Fresh from the release of ‘Commune,’ Goat’s second album which was every bit as mesmeric in passion and unpredictability as its predecessor ‘World Music,’ the Swedish seven-piece returned to London for a show at Camden’s Roundhouse. The venue, which itself exudes psychedelic spirit through the aesthetics of its round, pillared structure was made all the more welcoming to Goat’s forest-dwelling followers by the inclusion of a fable-like tree rooted to the stage.
With the band themselves claiming to be under the spell of some mystic voodoo, their costumes have seemingly been possessed by the same spell. Vibrant headdresses are donned by the two frontwomen, with the other members in various balaclavas. Their bodies spring around the stage draped in the exuberant colours of robes gathered from lands far and wide whilst shamanic staffs are prodded towards the gods with glittered ribbons flittering in the background. This ritualistic spirit runs in perfect tandem with their music as the rolling bongo rhythm lulls the crowd into hypnosis with the stunning light show and frantic chants completing a strategic attack on the senses.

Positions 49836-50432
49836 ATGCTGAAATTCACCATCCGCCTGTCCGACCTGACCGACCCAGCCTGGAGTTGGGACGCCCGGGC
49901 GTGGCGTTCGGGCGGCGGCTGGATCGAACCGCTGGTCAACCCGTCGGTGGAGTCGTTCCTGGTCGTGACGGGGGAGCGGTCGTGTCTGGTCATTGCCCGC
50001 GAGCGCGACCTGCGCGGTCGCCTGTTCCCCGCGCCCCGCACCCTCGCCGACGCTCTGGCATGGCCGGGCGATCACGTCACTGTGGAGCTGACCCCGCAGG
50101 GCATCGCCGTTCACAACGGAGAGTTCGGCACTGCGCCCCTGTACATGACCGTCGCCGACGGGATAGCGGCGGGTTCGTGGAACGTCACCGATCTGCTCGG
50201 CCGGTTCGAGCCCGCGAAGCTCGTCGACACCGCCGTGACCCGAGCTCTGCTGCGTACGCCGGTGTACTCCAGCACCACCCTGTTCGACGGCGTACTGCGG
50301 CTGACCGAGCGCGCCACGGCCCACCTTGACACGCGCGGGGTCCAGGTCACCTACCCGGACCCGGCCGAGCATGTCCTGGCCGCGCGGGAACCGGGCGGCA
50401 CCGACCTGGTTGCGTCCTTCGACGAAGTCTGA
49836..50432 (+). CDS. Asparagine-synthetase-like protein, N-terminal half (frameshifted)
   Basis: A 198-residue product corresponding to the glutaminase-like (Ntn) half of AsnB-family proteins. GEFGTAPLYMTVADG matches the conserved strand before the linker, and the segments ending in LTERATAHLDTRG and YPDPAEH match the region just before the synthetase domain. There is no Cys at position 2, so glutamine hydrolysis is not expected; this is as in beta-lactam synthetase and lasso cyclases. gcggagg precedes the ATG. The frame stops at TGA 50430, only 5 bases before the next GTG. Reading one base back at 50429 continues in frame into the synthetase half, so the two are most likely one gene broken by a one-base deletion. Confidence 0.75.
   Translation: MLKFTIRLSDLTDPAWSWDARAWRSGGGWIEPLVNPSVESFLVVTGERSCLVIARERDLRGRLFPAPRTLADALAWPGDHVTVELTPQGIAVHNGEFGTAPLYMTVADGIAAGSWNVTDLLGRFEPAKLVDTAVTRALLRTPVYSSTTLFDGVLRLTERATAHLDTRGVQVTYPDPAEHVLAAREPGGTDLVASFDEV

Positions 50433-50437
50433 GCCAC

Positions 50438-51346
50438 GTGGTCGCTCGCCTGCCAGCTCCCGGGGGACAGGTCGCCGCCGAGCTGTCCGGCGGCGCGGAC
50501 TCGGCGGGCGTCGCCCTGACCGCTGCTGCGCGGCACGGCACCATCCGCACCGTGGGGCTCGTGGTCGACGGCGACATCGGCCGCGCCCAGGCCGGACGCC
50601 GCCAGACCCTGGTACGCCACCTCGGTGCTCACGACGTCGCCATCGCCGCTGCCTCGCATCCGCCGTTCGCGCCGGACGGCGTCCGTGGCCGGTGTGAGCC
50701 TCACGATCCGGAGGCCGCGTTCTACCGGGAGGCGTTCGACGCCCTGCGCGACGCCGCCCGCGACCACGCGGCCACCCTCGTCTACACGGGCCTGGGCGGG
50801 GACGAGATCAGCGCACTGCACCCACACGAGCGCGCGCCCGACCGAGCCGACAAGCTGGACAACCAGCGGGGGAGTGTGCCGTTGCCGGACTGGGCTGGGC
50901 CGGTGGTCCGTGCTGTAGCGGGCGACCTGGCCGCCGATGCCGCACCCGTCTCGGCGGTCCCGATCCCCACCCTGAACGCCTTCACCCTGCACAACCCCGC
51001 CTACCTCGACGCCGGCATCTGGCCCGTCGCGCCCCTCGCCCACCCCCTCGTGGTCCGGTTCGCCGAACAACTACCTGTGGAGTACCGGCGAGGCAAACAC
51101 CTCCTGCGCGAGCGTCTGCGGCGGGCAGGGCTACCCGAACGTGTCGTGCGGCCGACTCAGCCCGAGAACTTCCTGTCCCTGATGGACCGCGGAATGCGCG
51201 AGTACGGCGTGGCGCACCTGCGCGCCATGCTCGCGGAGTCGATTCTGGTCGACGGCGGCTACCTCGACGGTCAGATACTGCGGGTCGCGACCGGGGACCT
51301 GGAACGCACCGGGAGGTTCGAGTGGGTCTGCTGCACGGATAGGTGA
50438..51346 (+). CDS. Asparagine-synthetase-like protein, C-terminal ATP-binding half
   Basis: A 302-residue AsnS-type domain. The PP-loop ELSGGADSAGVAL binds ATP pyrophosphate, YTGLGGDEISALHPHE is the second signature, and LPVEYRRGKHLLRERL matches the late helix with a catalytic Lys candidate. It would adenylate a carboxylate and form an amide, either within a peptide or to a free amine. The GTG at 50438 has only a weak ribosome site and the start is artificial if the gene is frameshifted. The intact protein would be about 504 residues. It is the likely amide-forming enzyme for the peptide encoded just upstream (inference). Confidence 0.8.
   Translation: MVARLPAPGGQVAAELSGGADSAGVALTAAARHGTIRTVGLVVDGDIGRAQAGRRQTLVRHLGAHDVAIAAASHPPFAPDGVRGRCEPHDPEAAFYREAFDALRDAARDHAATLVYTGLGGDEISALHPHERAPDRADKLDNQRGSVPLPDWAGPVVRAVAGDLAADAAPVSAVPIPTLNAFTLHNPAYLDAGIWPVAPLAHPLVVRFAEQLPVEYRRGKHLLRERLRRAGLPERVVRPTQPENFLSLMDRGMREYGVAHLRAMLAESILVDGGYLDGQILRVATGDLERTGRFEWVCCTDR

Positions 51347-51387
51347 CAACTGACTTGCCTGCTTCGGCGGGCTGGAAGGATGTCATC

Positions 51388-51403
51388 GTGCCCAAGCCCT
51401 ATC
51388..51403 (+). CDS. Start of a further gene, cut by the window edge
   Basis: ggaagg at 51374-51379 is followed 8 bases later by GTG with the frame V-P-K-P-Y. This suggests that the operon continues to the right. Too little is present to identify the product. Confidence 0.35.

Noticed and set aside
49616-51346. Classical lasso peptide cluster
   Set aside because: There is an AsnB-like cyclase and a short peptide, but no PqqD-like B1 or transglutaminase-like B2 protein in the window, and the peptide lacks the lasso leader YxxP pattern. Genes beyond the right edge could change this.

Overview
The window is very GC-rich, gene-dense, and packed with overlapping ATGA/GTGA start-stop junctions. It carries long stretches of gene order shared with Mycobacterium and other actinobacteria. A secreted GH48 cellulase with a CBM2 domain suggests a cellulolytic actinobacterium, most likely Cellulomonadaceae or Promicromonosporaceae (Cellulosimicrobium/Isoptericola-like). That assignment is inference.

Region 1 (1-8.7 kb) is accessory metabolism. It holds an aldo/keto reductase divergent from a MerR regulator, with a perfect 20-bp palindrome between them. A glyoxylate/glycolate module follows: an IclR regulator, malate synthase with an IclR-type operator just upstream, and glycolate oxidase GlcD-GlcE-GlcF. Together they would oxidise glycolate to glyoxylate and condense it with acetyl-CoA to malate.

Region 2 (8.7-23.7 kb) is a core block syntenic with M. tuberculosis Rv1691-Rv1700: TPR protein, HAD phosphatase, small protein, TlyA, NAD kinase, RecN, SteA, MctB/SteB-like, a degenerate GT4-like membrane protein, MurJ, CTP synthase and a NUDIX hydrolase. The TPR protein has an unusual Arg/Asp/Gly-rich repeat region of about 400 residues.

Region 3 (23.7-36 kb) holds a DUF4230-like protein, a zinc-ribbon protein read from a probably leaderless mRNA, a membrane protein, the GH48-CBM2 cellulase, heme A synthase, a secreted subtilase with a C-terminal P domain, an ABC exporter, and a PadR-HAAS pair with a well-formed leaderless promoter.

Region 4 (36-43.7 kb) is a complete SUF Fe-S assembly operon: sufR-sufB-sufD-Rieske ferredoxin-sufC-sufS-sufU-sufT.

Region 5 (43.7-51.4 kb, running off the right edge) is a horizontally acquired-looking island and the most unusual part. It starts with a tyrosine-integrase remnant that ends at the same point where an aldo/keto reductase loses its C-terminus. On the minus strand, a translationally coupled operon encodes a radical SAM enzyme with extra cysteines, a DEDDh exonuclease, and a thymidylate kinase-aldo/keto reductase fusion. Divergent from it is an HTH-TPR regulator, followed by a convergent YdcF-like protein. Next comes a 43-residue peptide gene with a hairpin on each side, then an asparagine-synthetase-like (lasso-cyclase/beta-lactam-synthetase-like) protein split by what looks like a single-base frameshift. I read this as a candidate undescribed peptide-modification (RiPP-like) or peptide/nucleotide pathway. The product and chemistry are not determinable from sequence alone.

The set runs through heavy on material from ‘Commune,’ welcoming movement in the crowd almost as enthusiastic as that on the stage, filling the room with a flourishing pattern of colour and energy. Whilst hits from the first album like ‘Run To your Mama’ and ‘Goatman’ pent up the animalistic feel of the event, as a whole a Goat performance isn’t one with distinct highs or lows. It’s a complete package that flows through with a pure, constant energy; a ritualistic energy that brings a different dimension to their music – a dimension of dependency to the bond between their sound and its visual counterpart, in that having seen Goat live, you can’t imagine one without the other.